Arm says it wants all Snapdragon X Elite laptops destroyed

Written on 06/12/2024

The Battle Royal Legall Issue Between Arm and Qualcomm Just Got Started.


  • Arm is trying to eliminate Qualcomm from Windows market, so it can introduce its own Cortex design.
  •  Rumors suggest that Nvidia, MediaTek, and AMD may enter the Windows ecosystem soon with Arm chips.
  •  Arm claims Qualcomm doesn't have a license for custom Arm chips, creating a legal battle between the two companies.

What does Arm want?

Qualcomm's Snapdragon X series laptops are launching in a week, which is a pretty big deal. There's been a big bang since Apple started using Arm chips in its Macs, but this is seen as a product launch that puts Windows on par with the Mac.

But there's another buck, at least depending on your perspective: Arm Holdings and Qualcomm have been locked in a legal battle for some time now, over these very chips.

"Arm's lawsuit against Qualcomm and Nubia seeks to protect the Arm ecosystem and partners that rely on our intellectual property and innovative designs, thereby enforcing Qualcomm's contractual obligations to protect Nubia's designs, which are based on Arm technology and are not being used for longer," an Arm spokesperson said in a statement to Reuters.

And there you have it. Arm wants to disrupt everything with its Snapdragon X-series chips. Or maybe not?

First, let's be clear about what the company is after here. Qualcomm laid the foundation for Windows on Arm, a platform that was announced at the end of 2016 and has since expanded its ecosystem. Chrome, Slack, and many other native apps would not exist without Snapdragon PCs. Arm is demanding that Qualcomm be taken out of the market so that they can go to market with their own Cortex designs.

And from rumors and what I've heard from my own sources, it looks like more Arm vendors are entering the Windows ecosystem. Rumor has it that Nvidia, MediaTek, and AMD are taking notice, and competitors could enter the market as early as CES 2025.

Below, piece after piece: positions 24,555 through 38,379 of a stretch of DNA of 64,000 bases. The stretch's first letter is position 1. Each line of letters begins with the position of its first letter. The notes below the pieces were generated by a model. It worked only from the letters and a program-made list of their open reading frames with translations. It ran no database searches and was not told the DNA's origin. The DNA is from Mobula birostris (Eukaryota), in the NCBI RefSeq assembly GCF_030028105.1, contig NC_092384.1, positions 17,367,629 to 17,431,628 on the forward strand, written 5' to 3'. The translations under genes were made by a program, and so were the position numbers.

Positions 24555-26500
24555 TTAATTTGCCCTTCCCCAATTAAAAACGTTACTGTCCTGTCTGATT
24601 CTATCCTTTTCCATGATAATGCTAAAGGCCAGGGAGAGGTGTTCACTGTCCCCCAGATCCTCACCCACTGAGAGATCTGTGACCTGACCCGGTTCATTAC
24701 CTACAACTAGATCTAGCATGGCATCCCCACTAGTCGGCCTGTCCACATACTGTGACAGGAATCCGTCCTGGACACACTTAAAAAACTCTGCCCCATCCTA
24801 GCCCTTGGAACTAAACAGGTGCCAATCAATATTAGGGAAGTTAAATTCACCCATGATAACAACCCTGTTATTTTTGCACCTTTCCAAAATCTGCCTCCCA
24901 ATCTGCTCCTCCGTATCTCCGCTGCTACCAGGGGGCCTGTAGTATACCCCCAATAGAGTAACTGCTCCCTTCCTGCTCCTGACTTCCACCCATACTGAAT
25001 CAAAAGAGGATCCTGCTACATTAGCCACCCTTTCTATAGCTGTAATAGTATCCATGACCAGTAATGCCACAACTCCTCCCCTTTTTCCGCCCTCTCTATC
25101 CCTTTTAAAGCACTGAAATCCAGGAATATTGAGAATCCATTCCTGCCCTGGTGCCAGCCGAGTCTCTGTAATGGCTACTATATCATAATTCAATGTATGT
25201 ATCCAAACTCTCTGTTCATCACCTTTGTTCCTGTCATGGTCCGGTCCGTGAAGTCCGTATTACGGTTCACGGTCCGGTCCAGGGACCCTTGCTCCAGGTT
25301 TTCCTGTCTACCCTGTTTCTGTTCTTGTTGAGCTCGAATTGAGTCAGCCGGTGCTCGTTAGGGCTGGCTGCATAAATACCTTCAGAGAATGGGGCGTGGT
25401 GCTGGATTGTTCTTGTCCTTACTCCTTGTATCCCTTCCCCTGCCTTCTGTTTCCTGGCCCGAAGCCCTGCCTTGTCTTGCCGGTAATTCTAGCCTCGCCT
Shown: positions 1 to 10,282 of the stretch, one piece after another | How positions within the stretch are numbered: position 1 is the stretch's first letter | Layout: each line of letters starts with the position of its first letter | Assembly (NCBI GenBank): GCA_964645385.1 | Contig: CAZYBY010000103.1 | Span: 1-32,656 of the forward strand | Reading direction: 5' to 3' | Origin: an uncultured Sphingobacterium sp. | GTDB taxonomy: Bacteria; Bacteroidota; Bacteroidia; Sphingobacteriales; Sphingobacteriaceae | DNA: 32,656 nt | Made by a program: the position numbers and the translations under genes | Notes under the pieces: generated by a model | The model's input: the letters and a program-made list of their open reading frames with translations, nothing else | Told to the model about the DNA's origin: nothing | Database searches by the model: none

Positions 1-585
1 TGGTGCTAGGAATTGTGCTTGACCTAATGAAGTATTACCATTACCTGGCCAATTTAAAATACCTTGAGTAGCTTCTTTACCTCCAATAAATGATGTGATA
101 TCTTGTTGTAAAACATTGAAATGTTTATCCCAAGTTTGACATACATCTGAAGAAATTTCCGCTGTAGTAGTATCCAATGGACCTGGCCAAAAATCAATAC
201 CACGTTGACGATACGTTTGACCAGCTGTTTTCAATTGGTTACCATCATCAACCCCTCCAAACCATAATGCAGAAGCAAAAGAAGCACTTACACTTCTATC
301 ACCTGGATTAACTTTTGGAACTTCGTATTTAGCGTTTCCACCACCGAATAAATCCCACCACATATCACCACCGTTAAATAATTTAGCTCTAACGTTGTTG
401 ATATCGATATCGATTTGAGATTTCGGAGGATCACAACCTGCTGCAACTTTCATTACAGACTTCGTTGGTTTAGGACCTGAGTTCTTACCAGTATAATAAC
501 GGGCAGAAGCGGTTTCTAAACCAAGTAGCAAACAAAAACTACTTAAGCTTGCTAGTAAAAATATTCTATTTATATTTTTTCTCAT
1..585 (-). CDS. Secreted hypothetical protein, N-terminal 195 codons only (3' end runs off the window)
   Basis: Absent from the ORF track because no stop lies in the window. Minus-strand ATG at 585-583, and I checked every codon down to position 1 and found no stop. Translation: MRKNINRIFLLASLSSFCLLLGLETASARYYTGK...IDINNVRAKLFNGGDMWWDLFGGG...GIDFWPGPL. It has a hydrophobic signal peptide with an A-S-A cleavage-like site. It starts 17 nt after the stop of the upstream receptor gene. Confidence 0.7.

Perhaps a company like MediaTek will use Arm's own Cortex cores. Of course, it makes more money for Arm. It's also a way for the company to stay competitive in a world where both Apple and Qualcomm are moving away from Cortex designs because Arm didn't deliver what they needed.

t Comes Down To Licensing & If Qualcomm Have The Rights to Mnufacture it's own ARM Chips.

Essentially, Arm is saying that Qualcomm doesn't have a license to manufacture custom Arm chips, and Qualcomm is saying that it does. There are two types of ARM licenses. One is for using Cortex cores, which Arm develops as essentially off-the-shelf parts. The other type of license lets you build anything you want as long as it complies with the Arm instruction set.

Apple and Qualcomm have adopted the latter.

Arm has always been open about its preference for companies that use Cortex cores. Custom chips mean that companies like Qualcomm can make better Arm chips than Arm can, and the old Apple excuse that it was always important to optimize the entire stack from hardware to software no longer applies.

Qualcomm acquired a company called Nuvia for this purpose, and initially used Nuvia's architecture license. Arm argues that Nuvia's license ended when it was acquired by Qualcomm. If this holds up in court, it would have to negotiate a new agreement.

And that's it. Arm is asking Qualcomm to stop shipping the disputed products, but to be honest, these things don't usually end that way. There's no way the products will be delayed from hitting stores. Lawsuits like this usually end with one company giving the other a lot of money and the other company walking away.

Snapdragon Acer also plans to release a product in mid-July.